4 Lessons for #Open Streets PHL
It’s not just Philly.
When the city of San Jose, California briefly shut down six miles of its streets last fall, the car-free roadways suddenly filled up with pedestrians — roughly 35,000 of them. The scene didn’t look too different from when Philly’s Center City streets shut down in September for the visit of Pope Francis.
There was a difference, though: Philly shut down its streets for security reasons. San Jose did it just for fun, calling its event Viva CalleSJ. Now a new survey of attendees shows what lessons organizers can take away from the event — and perhaps offers a guide to Open Streets PHL activists as they seek to repeat last fall’s success.
Here are four lessons from San Jose:
• If you build it, they will come: People apparently like the idea of being able to roam car-free streets — they came to San Jose from 33 other cities around the region, and they did so without much in the way of a paid campaign for the event. Twenty-nine percent of surveyed attendees learned of it through social media, another 21 percent through word of mouth.
• But it helps to have something to do: Three-quarters of those surveyed watched some of the entertainment provided along the streets — there were dance and music performances, as well as fitness classes, a display of the Bay Area’s Super Bowl trophies (Philly would have to, uh, skip that event), and more — while two-thirds were happy to find something good to eat, as well.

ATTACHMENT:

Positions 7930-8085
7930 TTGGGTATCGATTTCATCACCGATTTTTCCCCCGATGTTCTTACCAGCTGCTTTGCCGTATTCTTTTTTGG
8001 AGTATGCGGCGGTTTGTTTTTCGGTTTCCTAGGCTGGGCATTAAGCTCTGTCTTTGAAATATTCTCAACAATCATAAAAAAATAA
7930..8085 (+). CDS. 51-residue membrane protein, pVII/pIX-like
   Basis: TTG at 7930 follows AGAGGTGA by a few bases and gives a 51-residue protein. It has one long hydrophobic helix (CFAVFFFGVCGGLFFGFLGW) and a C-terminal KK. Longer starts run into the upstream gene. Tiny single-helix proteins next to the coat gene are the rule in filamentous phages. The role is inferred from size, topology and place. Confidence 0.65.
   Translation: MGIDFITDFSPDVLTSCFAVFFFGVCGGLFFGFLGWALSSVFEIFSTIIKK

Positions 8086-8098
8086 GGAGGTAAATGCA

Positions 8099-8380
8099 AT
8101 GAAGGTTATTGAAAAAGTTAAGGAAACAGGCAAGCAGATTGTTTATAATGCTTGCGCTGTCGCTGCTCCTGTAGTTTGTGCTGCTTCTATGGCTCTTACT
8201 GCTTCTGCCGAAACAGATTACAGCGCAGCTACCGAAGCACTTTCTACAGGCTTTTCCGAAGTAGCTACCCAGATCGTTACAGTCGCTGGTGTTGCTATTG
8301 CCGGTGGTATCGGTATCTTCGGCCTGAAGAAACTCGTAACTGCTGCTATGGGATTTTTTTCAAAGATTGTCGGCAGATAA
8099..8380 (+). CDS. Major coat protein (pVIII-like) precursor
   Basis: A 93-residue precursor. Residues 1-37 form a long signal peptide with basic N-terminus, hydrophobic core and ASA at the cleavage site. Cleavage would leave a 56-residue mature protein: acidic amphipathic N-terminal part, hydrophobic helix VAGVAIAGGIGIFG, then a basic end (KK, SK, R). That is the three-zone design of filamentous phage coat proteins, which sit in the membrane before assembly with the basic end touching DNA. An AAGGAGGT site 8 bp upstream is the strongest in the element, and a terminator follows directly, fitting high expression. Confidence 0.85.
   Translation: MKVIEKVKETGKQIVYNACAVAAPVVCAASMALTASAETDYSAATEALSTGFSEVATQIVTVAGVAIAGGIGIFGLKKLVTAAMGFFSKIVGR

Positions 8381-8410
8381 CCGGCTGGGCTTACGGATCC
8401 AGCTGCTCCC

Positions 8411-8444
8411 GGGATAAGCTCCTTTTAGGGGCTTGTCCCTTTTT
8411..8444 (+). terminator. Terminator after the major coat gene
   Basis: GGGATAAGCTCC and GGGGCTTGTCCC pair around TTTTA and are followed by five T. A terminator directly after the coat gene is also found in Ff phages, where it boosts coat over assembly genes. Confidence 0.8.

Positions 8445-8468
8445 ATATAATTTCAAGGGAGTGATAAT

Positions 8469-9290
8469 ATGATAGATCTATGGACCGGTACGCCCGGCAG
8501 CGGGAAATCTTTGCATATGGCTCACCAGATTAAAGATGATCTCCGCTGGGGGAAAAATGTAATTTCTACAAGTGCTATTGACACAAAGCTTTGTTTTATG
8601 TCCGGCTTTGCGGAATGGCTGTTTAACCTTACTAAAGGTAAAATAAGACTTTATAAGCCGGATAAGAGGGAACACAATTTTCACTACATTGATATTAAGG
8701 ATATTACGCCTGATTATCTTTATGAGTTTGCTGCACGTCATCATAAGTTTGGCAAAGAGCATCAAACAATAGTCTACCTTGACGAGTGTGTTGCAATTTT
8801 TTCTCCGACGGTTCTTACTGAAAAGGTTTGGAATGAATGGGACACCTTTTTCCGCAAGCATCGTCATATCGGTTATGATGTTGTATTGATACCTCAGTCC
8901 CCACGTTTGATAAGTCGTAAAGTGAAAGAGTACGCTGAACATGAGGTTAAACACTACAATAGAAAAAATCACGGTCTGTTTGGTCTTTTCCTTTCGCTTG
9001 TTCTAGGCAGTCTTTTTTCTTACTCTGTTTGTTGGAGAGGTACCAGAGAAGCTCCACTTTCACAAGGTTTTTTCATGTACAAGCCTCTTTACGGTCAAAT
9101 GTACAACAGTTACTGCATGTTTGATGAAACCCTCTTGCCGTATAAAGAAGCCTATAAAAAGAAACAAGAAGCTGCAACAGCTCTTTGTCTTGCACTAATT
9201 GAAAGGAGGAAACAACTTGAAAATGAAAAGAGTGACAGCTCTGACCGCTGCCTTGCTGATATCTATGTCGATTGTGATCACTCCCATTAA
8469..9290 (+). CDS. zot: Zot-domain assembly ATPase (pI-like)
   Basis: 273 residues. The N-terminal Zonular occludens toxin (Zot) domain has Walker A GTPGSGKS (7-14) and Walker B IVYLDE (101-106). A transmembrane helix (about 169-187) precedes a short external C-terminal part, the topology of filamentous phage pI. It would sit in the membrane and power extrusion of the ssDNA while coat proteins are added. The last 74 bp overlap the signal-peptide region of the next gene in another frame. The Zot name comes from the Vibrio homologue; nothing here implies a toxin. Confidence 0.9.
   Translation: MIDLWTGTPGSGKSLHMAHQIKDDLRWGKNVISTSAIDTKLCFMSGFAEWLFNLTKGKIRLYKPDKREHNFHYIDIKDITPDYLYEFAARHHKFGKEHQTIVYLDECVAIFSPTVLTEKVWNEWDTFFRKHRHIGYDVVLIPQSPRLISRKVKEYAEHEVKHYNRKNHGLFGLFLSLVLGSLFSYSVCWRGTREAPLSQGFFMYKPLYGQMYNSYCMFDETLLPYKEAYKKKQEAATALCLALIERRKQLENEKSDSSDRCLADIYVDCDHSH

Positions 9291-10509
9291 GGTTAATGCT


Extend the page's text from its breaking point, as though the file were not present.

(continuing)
• They spent money: Fifty-three percent of attendees said they’d spent $11 or more at the event. That adds up.
• Once you start, you can’t stop: Eighty-five percent said they were “very likely” to come to the event again in the future.
The idea of closing streets and letting pedestrians take over for a day or two is becoming increasingly popular — at least on the West Coast. CicLAvia has been shutting down Los Angeles streets since 2010. Internationally, similar events have been held in Bogota and Guadalajara.
“This is happening in hundreds of cities, all over the world,” Gil Penalosa, who has helped organize such events, said in San Jose last fall. “It’s a very positive virus that’s spreading.”
In Philadelphia, last fall’s visit of the pope sparked the creation of the Open Streets PHL campaign, which received vocal support from Mayor Jim Kenney and the Inquirer’s Inga Saffron, among others, to repeat the “open streets” experiment. Open Streets PHL is still gathering support and making the case; the group’s spokesman speaks Wednesday at “Nerd Nite” in Frankford Hall. Admission is $5.
Follow @JoelMMathis on Twitter.